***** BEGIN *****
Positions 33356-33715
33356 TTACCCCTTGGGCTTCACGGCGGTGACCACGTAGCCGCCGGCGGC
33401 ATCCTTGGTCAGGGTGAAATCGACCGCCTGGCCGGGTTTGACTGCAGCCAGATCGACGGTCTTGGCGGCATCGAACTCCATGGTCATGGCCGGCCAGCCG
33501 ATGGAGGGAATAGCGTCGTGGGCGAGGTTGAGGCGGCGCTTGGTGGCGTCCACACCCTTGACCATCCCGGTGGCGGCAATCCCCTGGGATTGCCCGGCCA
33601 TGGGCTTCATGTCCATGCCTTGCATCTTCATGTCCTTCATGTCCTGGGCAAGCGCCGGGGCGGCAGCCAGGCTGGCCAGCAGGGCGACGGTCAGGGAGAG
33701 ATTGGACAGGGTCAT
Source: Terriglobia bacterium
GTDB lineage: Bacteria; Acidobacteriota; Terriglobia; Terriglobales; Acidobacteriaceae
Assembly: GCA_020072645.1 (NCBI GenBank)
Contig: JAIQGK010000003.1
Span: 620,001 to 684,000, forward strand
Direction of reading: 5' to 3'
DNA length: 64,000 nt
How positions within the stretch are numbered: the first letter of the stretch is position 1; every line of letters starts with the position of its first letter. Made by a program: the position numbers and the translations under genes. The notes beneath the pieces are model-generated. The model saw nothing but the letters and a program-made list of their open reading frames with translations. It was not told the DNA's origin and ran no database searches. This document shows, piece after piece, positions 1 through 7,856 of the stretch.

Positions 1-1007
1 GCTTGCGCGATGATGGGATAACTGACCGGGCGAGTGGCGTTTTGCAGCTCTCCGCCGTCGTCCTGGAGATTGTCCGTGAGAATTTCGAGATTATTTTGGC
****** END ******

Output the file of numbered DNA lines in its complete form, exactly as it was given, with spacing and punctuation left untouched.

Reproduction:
Positions 33356-33715
33356 TTACCCCTTGGGCTTCACGGCGGTGACCACGTAGCCGCCGGCGGC
33401 ATCCTTGGTCAGGGTGAAATCGACCGCCTGGCCGGGTTTGACTGCAGCCAGATCGACGGTCTTGGCGGCATCGAACTCCATGGTCATGGCCGGCCAGCCG
33501 ATGGAGGGAATAGCGTCGTGGGCGAGGTTGAGGCGGCGCTTGGTGGCGTCCACACCCTTGACCATCCCGGTGGCGGCAATCCCCTGGGATTGCCCGGCCA
33601 TGGGCTTCATGTCCATGCCTTGCATCTTCATGTCCTTCATGTCCTGGGCAAGCGCCGGGGCGGCAGCCAGGCTGGCCAGCAGGGCGACGGTCAGGGAGAG
33701 ATTGGACAGGGTCAT
Source: Terriglobia bacterium
GTDB lineage: Bacteria; Acidobacteriota; Terriglobia; Terriglobales; Acidobacteriaceae
Assembly: GCA_020072645.1 (NCBI GenBank)
Contig: JAIQGK010000003.1
Span: 620,001 to 684,000, forward strand
Direction of reading: 5' to 3'
DNA length: 64,000 nt
How positions within the stretch are numbered: the first letter of the stretch is position 1; every line of letters starts with the position of its first letter. Made by a program: the position numbers and the translations under genes. The notes beneath the pieces are model-generated. The model saw nothing but the letters and a program-made list of their open reading frames with translations. It was not told the DNA's origin and ran no database searches. This document shows, piece after piece, positions 1 through 7,856 of the stretch.

Positions 1-1007
1 GCTTGCGCGATGATGGGATAACTGACCGGGCGAGTGGCGTTTTGCAGCTCTCCGCCGTCGTCCTGGAGATTGTCCGTGAGAATTTCGAGATTATTTTGGC